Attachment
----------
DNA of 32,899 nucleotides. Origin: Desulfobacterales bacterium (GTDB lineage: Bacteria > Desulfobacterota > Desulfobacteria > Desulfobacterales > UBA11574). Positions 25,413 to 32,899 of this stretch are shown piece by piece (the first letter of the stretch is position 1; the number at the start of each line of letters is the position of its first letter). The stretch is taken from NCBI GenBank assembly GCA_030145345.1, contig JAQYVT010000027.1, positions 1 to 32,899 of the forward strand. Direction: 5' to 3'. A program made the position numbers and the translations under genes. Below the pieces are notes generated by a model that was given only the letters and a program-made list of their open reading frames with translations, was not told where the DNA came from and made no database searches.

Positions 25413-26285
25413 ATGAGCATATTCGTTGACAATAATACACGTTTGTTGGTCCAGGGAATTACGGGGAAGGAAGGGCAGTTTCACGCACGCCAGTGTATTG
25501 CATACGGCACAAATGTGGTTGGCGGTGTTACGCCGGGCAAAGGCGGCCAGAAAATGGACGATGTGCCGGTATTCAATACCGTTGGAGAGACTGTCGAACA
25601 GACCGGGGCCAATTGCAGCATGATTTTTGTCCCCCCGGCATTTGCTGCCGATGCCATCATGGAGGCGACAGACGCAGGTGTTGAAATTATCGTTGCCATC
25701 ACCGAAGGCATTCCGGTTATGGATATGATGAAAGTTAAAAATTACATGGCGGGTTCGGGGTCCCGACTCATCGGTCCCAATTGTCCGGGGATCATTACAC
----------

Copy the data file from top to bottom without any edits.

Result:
DNA of 32,899 nucleotides. Origin: Desulfobacterales bacterium (GTDB lineage: Bacteria > Desulfobacterota > Desulfobacteria > Desulfobacterales > UBA11574). Positions 25,413 to 32,899 of this stretch are shown piece by piece (the first letter of the stretch is position 1; the number at the start of each line of letters is the position of its first letter). The stretch is taken from NCBI GenBank assembly GCA_030145345.1, contig JAQYVT010000027.1, positions 1 to 32,899 of the forward strand. Direction: 5' to 3'. A program made the position numbers and the translations under genes. Below the pieces are notes generated by a model that was given only the letters and a program-made list of their open reading frames with translations, was not told where the DNA came from and made no database searches.

Positions 25413-26285
25413 ATGAGCATATTCGTTGACAATAATACACGTTTGTTGGTCCAGGGAATTACGGGGAAGGAAGGGCAGTTTCACGCACGCCAGTGTATTG
25501 CATACGGCACAAATGTGGTTGGCGGTGTTACGCCGGGCAAAGGCGGCCAGAAAATGGACGATGTGCCGGTATTCAATACCGTTGGAGAGACTGTCGAACA
25601 GACCGGGGCCAATTGCAGCATGATTTTTGTCCCCCCGGCATTTGCTGCCGATGCCATCATGGAGGCGACAGACGCAGGTGTTGAAATTATCGTTGCCATC
25701 ACCGAAGGCATTCCGGTTATGGATATGATGAAAGTTAAAAATTACATGGCGGGTTCGGGGTCCCGACTCATCGGTCCCAATTGTCCGGGGATCATTACAC